We have tried our best to be supportive of community opposition to the opening of new 7-Eleven stores in Great Neck and Mineola. We understand that this is a matter that some residents feel strongly about.
But in the end we have to agree with 7-Eleven’s assertion in court documents that the village board in Mineola acted in an “arbitrary and capricious” manner. .. on its own ‘whims’ rather than substantive reasons to ‘appease residents.’”
The same is true in Great Neck.
We fear that Mineola and the Village of Great Neck will spend thousands of taxpayer dollars fighting a battle that they are destined to and should lose.
The arguments are similar in both locations:
Village of Great Neck resident Julia Shields said of the disputed site, “It’s very quiet. It’s very pleasant and it’s very nice living here. We don’t need something like that in the neighborhood.”
And Hanna Packer of Great Neck wants, “to plant something there, to create a pleasant space for people who walk by.”
In Mineola, Charlie Samek goes a step further, “Mineola does not have to have a reason to say no. Mineola doesn’t want it period. Buzz off.”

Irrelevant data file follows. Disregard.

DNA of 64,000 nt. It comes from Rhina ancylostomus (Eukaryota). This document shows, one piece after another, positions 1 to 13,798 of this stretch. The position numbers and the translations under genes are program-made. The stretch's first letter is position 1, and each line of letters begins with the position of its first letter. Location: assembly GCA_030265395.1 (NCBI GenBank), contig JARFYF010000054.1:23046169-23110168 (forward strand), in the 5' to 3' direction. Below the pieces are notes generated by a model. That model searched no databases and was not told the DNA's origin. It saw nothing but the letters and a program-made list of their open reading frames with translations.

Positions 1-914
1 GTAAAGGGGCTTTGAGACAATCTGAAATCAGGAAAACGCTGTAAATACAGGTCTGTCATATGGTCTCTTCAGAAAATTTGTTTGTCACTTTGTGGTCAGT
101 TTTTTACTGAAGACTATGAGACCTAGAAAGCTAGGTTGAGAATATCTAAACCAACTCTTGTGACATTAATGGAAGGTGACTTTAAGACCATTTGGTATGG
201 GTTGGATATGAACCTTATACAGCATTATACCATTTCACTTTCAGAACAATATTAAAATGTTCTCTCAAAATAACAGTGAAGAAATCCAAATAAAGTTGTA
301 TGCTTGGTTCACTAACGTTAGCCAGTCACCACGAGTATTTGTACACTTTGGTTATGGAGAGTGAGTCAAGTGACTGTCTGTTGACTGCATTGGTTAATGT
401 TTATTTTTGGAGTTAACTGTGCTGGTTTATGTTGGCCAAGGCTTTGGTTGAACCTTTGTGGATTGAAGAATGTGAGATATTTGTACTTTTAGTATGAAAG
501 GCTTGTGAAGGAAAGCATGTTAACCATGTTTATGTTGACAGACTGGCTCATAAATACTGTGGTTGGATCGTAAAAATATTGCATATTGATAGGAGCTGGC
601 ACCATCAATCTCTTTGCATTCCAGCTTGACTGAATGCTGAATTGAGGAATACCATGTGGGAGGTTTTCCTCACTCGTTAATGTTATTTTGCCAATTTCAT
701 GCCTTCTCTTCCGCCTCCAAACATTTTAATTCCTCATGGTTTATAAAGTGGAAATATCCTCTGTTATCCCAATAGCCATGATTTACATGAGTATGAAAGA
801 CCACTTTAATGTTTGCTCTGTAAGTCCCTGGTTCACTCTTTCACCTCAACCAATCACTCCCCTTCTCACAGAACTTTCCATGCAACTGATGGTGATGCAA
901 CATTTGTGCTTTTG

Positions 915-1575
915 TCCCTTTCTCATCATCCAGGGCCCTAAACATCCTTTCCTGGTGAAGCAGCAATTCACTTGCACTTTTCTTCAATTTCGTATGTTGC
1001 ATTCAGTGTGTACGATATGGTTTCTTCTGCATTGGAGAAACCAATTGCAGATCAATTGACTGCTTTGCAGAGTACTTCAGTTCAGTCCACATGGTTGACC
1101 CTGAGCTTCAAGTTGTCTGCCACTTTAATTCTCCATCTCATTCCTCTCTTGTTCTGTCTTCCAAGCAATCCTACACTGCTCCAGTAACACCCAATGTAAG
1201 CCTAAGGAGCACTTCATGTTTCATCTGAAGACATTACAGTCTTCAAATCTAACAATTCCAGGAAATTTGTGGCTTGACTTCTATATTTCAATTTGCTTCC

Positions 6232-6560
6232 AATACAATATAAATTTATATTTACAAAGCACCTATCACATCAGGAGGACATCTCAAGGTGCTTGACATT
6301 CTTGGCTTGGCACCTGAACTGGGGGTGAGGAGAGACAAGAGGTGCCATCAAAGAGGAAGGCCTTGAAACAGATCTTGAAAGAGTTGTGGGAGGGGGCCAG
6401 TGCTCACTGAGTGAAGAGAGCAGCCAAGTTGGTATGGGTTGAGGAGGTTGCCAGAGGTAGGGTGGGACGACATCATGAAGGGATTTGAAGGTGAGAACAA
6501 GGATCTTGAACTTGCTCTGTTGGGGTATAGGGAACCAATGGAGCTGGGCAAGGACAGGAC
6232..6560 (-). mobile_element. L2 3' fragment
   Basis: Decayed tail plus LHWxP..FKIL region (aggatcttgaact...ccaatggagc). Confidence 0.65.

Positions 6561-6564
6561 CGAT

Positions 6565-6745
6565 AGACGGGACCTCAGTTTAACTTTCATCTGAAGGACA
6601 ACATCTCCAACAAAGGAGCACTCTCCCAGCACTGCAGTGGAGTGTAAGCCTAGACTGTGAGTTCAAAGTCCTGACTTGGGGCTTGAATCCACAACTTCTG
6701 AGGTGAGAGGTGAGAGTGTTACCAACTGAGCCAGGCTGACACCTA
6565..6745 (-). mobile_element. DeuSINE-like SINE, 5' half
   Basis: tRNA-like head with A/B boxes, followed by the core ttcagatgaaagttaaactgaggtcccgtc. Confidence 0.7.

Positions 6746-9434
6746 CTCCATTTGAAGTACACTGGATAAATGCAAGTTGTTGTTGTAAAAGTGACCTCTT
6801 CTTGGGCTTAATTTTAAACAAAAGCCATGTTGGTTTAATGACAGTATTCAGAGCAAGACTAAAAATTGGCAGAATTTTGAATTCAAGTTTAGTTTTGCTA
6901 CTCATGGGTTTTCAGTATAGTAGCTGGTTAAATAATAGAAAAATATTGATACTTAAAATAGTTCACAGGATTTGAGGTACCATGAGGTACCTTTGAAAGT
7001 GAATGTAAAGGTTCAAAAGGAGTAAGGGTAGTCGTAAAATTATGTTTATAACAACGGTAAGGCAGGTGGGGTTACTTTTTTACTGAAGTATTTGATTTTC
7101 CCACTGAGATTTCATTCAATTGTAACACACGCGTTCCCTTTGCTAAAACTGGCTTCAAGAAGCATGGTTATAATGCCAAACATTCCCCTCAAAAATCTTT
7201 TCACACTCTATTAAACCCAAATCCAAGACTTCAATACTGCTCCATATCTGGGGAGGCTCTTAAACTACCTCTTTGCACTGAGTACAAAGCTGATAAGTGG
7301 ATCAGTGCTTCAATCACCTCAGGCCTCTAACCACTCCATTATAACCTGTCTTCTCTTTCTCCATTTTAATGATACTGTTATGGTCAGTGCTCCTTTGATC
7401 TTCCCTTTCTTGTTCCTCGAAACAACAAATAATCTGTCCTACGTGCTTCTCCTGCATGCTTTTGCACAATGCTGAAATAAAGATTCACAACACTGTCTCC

The opposition doesn’t like 7-Elevens because they are open 24 hours and because they say they will be noisy, a traffic hazard, will attract loiterers and will be dangerous.
Had the politicians representing Mineola made an effort to work with 7-Eleven rather then take an untenable legal stand to appease voters, they probably could have convinced the company to agree to concessions that would have addressed some of the concerns. We hope Village of Great Neck officials don’t make the same mistake.
The 7-Eleven company has a national brand and reputation to protect. They will not allow these properties to become an eyesore or a gathering place for kids hanging out. The police can make certain that doesn’t happen.
The concerns about traffic are nonsense. The site in Great Neck was once a gas station and cannot be developed for residential use.
The Village of Great Neck Board of Zoning Appeals and Mineola Mayor Scott Strauss and the village board do a disservice to residents if they don’t make it clear that there are limited reasons for which they can legally oppose the opening of a new business.
We believe that residents in both communities, despite the vocal minority, will welcome the convenience of 7-Elevens that will be open 24-7. People coming home after working the night shift might appreciate the opportunity to purchase a Big Gulp, a coffee or a beer (to drink at home).
The businesses will create new employment opportunities and generate tax dollars. If indeed no one likes the businesses, they will close.